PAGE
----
Macy's Thanksgiving Day Parade (November) - School marching bands, celebrity guests and performers bring excitement to the Macy’s Thanksgiving Day Parade, but they take a backseat to the real stars of the show—the balloons. Every year, more than 2.5 million cheering spectators watch.
ING NYC Marathon (November) - This is the big one—a sporting event that often proves to be as much a life-changing experience as a physical challenge. Like all marathons, the New York City race covers 26.2 miles from start to finish—but no other city offers competitors the sights, sounds and sheer excitement of the NYC Marathon’s five-borough course.
Times Square New Year's Eve (December) - it wouldn’t be New Year’s Eve without watching the crystal ball drop in Times Square. Despite the typically frigid temperature, a million people gather for the world’s most famous New Year’s Eve party.
AOL Travel: Top 10 Things to Do in New York
10.) Take in the Customary Historical Landmarks
While every proud American should visit the historical significance of the Statue of Liberty, Ellis Island, the Empire State Building, The World Trade Center Memorial and the other national landmarks in New York, there are simply too many to detail on a list of ten.
9.) Join the Argument for Best Pizza.
One of the longest running debates is not only New York vs. Chicago pizza, but who actually has the best pizza in New York. Tons of New York restaurants serving homemade pizza offer up a voice in the debate. You simply can't take a trip to NYC without adding your input on the matter, and fortunately, there's no tastier debate!
8.) Take it to the Top of the Rock
The newly opened Top of the Rock Observation Deck on the 67th, 69th and 70th floors of 30 Rockefeller Plaza offers one of the most impressive views of one of the most impressive cities in the world. It's open until midnight for a romantic visage of the twinkling stars above mirroring the glittering lights from the city below.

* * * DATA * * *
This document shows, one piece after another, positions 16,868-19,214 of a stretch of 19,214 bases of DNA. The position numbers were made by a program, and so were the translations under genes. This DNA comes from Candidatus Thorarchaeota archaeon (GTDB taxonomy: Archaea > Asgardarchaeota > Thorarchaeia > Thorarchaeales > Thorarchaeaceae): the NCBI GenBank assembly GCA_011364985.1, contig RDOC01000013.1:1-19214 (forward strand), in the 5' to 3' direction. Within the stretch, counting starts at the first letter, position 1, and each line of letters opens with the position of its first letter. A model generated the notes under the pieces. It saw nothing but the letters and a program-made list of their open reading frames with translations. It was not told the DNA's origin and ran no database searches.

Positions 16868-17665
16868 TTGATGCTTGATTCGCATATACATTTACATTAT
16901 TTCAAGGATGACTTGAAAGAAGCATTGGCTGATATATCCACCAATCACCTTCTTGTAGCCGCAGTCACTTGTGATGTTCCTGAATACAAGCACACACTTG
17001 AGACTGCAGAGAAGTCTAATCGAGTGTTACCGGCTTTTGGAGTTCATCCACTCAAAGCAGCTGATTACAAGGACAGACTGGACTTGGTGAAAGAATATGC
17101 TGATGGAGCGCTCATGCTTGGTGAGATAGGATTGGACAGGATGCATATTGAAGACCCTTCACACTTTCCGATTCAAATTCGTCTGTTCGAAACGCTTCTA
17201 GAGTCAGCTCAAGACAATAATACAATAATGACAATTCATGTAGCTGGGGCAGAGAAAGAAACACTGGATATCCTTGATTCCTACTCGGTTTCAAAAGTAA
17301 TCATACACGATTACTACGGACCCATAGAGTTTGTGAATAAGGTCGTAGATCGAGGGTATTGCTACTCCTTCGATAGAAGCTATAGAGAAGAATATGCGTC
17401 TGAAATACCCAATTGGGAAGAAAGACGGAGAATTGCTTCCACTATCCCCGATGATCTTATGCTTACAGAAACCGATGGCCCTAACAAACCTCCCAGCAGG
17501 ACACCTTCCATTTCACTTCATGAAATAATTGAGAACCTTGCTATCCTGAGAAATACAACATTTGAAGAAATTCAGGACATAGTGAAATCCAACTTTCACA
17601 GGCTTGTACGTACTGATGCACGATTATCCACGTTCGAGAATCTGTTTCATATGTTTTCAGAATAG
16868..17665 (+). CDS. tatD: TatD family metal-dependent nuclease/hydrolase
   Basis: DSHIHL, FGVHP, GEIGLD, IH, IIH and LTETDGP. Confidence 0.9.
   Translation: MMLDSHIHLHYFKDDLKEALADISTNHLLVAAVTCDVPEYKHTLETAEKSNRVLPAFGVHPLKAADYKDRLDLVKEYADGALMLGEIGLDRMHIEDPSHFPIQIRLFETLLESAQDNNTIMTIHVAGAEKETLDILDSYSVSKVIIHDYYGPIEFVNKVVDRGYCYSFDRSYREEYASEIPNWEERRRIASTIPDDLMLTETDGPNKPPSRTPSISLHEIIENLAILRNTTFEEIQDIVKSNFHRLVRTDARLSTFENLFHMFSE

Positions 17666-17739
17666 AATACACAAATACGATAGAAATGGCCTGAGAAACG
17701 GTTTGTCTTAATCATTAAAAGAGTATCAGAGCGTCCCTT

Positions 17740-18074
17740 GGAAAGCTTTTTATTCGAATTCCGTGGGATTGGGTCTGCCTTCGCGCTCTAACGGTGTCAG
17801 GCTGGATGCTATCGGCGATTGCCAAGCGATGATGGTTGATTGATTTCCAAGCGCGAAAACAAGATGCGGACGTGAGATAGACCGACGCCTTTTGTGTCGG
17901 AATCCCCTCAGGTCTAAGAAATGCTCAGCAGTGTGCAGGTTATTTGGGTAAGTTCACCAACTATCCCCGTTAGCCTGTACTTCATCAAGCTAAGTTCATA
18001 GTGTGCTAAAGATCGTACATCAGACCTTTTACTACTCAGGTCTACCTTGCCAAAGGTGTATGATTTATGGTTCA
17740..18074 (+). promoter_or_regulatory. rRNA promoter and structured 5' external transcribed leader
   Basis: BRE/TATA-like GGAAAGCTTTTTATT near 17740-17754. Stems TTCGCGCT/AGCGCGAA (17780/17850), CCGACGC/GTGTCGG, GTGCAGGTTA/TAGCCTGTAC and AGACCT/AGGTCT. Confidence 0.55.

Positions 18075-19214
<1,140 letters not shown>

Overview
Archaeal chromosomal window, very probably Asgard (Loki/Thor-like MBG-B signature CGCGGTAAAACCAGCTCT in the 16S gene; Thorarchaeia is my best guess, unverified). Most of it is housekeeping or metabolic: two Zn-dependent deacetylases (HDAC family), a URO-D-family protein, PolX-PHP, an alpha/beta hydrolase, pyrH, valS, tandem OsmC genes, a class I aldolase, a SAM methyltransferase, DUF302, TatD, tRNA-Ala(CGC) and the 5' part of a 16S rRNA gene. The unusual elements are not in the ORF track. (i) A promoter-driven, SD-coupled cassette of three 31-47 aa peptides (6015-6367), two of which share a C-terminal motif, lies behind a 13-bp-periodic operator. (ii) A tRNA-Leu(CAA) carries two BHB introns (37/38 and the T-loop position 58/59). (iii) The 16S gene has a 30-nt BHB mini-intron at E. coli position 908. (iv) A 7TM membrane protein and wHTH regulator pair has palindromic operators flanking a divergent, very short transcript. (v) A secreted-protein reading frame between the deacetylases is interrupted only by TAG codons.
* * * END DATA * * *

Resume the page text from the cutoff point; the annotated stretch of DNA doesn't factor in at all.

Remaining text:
7.) The Metropolitan Museum of Art
From the early 20th century portraits and sculptures to the steel mastery of Frank Stella, the Met is one of the foremost collections of fine art in the world. The museum is so expansive and visual; you should plan on spending an entire day here.
6.) Radio City Music Hall
Is there a more American theater than Radio City Music Hall? This timeless testament to entertainment has captivated visitors since the 1930s and no other dance troupe will ever hold the esteem in the hearts of Americans like the Rockettes.
5.) Madame Tussauds Wax Museum
Where else in the world can you have a picture taken with Britney Spears, President Bush and Jack Sparrow? This world-famous wax museum is one of the most visited spots in New York.
If you can make it here, you can make it anywhere. And without a doubt, you should try to make it to a Broadway show! This is the most famous theater district in the world. Either way, no trip to New York is complete without some singing and dancing.
3.) Times Square
It doesn't have to be New Year’s Eve to enjoy Times Square in New York City. As the heartbeat of NYC, Times Square signifies everything that the city represents. The excitement, the glamour, the independent free-spiritedness and artistic qualities of New York are all on display in this timeless spot.
2.) Carnegie Hall
An entire trip can be dedicated to Carnegie Hall and its collection of delicious restaurants, its enticing gift shop and educational museum. As one of the premiere concert halls in the nation, Carnegie Hall is a national institution.
1.) Stroll through Central Park
Leave your New York hotel and enjoy a stroll or ride a bike through one of America's most famous parks. There are plenty of recreational activities and there's always something special going on in the park, the best part about Central Park is that it’s free!